|The Mediator's Chamber at Ryswick (1697)/ Jan Van Vianen - Gallica notice FRBNF41505295.
The painting above, by the Dutch artist Jan Van Vianen, depicts the peace talks held in the Dutch city of Ryswick (now usually spelled Rijswijk), between France on the one side and the Grand Alliance of England, Spain, Austria, and the Dutch Republic on the other. They put an end to the Nine Years' War between the combatants.
On February 19, Judge Vincent Briccetti of the Southern District of New York, White Plains Branch, ordered the parties in University of California, Santa Barbara archaeologist Danielle Kurin's defamation suit against me to begin mediation in good faith. While the talks--which are strictly confidential per the court rules--will be held on April 8 by Zoom and not in the kind of ornate mediation chamber pictured above, the sentiments on both sides of this lawsuit may well be just as intense as they were in Ryswick (the public docket of the case, where most major developments are posted, can be found at this link.)
The scheduled mediation does not stop the clock on the case. We have to continue forward now on two tracks: (1) Attempting to resolve the case through the mediation and (2) continuing discovery and meeting the case deadlines ordered by the Court.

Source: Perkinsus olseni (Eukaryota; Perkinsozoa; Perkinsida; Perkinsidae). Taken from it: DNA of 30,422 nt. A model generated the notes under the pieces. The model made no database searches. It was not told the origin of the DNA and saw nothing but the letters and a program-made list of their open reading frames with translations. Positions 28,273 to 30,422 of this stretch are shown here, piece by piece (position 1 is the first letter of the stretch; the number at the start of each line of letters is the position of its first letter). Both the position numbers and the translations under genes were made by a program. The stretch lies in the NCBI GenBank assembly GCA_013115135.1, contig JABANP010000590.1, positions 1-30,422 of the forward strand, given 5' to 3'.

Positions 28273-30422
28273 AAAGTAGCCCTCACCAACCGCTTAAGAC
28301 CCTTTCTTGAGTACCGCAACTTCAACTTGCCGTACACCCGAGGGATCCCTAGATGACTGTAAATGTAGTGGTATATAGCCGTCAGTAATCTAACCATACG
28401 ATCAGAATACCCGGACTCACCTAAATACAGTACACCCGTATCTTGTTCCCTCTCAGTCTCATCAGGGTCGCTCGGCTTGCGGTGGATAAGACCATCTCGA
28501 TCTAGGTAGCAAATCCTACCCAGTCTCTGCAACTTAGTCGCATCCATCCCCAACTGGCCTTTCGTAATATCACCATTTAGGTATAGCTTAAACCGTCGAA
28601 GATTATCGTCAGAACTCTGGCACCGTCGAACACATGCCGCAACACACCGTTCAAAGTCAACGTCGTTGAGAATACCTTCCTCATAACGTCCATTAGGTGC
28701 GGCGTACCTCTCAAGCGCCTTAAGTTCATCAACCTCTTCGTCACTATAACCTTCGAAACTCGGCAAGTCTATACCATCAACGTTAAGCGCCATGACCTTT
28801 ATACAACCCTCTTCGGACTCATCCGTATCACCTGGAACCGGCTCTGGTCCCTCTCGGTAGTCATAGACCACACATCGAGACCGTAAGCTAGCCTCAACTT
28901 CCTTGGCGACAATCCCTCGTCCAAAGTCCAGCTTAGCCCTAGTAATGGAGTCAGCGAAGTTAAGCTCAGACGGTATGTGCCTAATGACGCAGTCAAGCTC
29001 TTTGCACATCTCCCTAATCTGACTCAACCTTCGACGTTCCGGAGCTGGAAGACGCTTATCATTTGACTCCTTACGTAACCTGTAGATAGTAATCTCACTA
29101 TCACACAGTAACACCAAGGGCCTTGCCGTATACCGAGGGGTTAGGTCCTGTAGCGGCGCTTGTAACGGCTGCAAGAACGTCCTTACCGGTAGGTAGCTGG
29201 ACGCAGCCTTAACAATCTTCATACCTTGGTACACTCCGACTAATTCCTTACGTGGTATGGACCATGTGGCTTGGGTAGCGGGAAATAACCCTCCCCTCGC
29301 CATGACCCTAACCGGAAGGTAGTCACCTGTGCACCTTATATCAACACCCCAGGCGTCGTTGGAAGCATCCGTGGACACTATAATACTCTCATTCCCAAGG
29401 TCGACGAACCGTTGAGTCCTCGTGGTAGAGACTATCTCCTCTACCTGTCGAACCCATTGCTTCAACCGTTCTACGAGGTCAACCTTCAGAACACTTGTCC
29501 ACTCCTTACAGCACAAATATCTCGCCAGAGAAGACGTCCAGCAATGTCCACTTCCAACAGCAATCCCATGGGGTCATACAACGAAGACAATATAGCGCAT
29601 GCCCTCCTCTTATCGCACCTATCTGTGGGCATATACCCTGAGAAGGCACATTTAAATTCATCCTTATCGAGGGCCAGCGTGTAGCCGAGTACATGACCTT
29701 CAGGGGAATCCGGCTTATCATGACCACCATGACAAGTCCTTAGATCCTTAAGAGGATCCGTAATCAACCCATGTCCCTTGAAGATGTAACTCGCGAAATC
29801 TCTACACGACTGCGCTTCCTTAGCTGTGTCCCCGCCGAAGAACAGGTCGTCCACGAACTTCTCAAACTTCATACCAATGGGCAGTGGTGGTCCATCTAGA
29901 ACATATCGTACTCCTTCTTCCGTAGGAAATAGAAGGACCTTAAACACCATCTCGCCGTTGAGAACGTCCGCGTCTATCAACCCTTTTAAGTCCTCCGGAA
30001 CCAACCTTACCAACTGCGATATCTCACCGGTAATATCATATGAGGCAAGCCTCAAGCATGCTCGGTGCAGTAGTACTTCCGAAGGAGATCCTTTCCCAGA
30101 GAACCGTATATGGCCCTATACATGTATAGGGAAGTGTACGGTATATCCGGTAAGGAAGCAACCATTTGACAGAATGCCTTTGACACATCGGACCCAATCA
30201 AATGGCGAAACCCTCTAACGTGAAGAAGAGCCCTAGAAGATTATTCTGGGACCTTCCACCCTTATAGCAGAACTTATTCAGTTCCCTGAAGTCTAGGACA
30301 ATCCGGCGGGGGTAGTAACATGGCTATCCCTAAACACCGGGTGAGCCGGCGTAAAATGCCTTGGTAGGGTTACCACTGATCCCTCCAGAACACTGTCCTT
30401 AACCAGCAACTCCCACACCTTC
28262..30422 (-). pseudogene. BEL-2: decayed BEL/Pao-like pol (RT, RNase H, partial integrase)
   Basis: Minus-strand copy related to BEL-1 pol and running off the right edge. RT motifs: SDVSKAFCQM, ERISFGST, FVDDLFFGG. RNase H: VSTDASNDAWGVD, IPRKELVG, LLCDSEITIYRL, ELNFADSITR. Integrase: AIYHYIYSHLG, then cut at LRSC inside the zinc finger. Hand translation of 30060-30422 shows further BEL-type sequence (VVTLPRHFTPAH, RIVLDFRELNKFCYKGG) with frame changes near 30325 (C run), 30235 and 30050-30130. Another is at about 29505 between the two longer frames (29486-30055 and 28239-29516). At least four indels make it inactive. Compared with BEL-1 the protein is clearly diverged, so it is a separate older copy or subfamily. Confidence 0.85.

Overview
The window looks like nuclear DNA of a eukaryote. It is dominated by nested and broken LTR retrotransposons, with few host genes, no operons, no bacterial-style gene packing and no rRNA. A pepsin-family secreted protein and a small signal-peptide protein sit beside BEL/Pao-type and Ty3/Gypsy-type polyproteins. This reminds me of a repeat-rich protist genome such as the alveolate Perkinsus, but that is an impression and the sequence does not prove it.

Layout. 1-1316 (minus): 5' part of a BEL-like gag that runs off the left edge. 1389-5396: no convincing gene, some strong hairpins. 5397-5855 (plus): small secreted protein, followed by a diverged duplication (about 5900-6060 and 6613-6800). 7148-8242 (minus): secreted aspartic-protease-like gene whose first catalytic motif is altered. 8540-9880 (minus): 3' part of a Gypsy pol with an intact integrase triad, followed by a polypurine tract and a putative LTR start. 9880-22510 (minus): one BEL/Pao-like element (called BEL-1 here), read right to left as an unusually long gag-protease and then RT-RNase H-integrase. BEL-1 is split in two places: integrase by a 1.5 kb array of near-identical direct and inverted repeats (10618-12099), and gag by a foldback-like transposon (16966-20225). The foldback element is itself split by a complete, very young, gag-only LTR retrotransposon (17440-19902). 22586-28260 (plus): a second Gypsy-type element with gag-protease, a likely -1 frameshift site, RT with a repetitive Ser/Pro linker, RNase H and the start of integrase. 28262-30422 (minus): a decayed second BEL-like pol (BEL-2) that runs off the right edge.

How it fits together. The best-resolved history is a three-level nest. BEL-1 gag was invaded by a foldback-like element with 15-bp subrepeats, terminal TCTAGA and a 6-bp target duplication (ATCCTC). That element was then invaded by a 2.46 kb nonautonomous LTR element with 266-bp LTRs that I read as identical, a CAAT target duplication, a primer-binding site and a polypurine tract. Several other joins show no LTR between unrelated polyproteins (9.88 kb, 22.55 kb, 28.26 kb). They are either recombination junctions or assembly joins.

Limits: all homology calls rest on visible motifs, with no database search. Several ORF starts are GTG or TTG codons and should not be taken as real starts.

As followers of this blog know, last June Kurin sued me for $18 million in damages for allegedly defaming her in a series of reports about her misconduct, as documented by her university, an archaeology field school, and students.
The case has taken a number of twists and turns, which can be followed by consulting previous posts on this blog. But Judge Briccetti ordered the parties to prepare a joint letter by February 19 about attempts to settle the case, and whether the court might be able to assist in settlement. In that joint letter, both parties agreed that the court might be able to help, and thus the judge appointed a mediator.
We have no way of knowing at this point whether the mediation will result in an agreement. But as we prepare for the mediation and continue with discovery, which is very expensive, I would urge all of those concerned about the key issues in the case--the right of survivors to tell their stories without fear of retaliation, and freedom of the press for journalists to report the truth without fear of lawsuits--to contribute to the legal defense fund. By doing so, you will also receive regular updates on the case.
Thank you, and more news soon.